A PERFECT storm is driving feeder steer prices to unprecedented record highs, but some big lifts in slaughter cattle pricing may be necessary to justify current price levels, some lotfeeders say.
As reported in last week’s item on the rampant rises being seen in the Eastern Young Cattle Indicator, lotfeeders are currently shelling out ‘eye-watering’ prices for suitable feeder cattle in order to fill vacant pens.
MLA’s feeder steer indicator (steers up to 500kg liveweight bought strictly by lotfeeder buyers out of NLRS reported saleyards) sits today at 484.13c/kg liveweight – just marginally down from the record high of 485.3c set last week. (Note – the indicator covers includes all breed types, from indicus crosses through to Angus where premiums apply.)
This time last month, the NLRS feeder steer indicator sat at 442c/kg, representing a mammoth 42c/kg jump in the past four weeks (see graph). Compare today’s figure to this time last year (377.6c/kg), and feeder steers today are on average 108c/kg higher in value. On a typical 400kg beast, that’s worth an additional $430 a head on an animal only 12 months old or less.
And the current rising cycle is showing no real signs of abating. At Roma store sale this morning, lighter flatback feeders 330-350kg were reported to be making 530-550c/kg liveweight – considerably higher than the same sale last week, where records were set. Feeders sold at Roma last week averaged 516c/kg liveweight, while last week’s Wagga sale saw feeders average 533c/kg. Heavier feeders were yet to be sold at this morning’s Roma sale, when Beef Central heard from contacts at the yards.
In direct consignment paddock sales, major lotfeeding businesses are this week paying 465-480c/kg for flatback heavy feeder steers in Queensland, 500c/kg for better British types, and 540-545c/kg for HGP-free Angus.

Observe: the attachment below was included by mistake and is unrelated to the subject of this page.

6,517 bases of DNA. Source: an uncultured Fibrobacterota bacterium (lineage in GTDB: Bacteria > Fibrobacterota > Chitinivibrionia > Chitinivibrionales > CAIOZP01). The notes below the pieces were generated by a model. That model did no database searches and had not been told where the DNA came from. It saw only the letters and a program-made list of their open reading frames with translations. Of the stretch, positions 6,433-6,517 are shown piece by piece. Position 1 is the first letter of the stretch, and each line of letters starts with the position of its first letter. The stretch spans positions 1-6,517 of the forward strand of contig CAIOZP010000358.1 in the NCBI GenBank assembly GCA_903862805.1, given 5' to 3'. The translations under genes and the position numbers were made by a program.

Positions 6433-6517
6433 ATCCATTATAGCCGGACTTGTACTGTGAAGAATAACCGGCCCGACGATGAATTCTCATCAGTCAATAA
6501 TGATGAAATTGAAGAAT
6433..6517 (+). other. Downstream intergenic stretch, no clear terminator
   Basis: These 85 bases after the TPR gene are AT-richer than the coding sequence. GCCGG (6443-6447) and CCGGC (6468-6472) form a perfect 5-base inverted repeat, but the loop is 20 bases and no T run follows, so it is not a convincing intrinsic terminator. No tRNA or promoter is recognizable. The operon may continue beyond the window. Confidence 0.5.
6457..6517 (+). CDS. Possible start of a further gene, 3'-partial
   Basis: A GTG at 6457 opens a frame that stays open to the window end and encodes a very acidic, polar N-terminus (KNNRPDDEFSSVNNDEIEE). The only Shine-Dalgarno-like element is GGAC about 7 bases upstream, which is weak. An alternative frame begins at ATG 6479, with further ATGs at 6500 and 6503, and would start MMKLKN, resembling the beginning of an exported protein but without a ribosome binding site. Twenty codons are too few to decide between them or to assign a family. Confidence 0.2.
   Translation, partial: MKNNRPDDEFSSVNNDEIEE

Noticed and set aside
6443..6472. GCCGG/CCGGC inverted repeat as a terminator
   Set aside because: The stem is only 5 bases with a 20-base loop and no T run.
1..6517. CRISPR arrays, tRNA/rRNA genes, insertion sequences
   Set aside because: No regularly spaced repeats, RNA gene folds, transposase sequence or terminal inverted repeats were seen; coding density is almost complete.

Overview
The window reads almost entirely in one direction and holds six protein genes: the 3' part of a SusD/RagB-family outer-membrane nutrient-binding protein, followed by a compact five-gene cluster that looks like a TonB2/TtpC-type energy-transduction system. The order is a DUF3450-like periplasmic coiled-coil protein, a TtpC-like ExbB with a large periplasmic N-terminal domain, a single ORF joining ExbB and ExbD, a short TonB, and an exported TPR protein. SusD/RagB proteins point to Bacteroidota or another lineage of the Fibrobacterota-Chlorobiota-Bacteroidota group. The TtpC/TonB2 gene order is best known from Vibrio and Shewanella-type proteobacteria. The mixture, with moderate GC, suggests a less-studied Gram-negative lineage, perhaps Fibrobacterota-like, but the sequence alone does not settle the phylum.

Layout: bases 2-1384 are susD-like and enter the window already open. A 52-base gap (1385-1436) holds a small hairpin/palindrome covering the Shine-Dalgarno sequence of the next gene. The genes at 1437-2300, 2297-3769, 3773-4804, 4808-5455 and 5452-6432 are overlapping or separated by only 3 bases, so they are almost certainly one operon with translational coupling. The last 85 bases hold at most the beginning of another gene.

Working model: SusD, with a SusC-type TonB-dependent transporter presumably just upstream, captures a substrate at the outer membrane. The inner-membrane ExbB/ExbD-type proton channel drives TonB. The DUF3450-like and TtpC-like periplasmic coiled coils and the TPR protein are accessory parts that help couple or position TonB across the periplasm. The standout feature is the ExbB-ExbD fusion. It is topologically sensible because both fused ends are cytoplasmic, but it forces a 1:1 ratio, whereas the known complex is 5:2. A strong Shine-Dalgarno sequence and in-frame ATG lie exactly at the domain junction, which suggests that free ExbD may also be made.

So rapid has been the recent sharp rise in feeder prices, that it has made it difficult for slaughter pricing (typically 3-4 months ahead, given time on feed) to keep pace.
Near vertical price rises
MLA’s market analyst Stuart Bull said the recent price trend in feeders had been ‘near vertical.’
He says if anything, the latest extreme rise in feeder indicator prices to record highs may be ‘under-reported,’ because there is a greater proportion of heavier weights coming through the indicator this year – a testament to the season, as well as the financial incentive for producers to add as much weight as possible before sale. (On a c/kg basis, feeder cattle become cheaper the heavier they get.)
Breakdown figures from NLRS-reported sales to lotfeeders last week showed an unusually high 40pc of sale cattle in the +400kg range, and just 28.5pc in the traditional 330-400kg range (see pie chart).
Demand-side factors were also impacting current feeder pricing levels, Mr Bull said, with a number of large exporting countries facing shortened supply, at a time when quality beef demand was growing out of key export markets, as COVID recovery starts to gain momentum (reference the UK ending its lockdown phase yesterday, as vaccination roll-outs take greater effect, and stimulus packages take effect). The level of confidence in some countries continues to grow.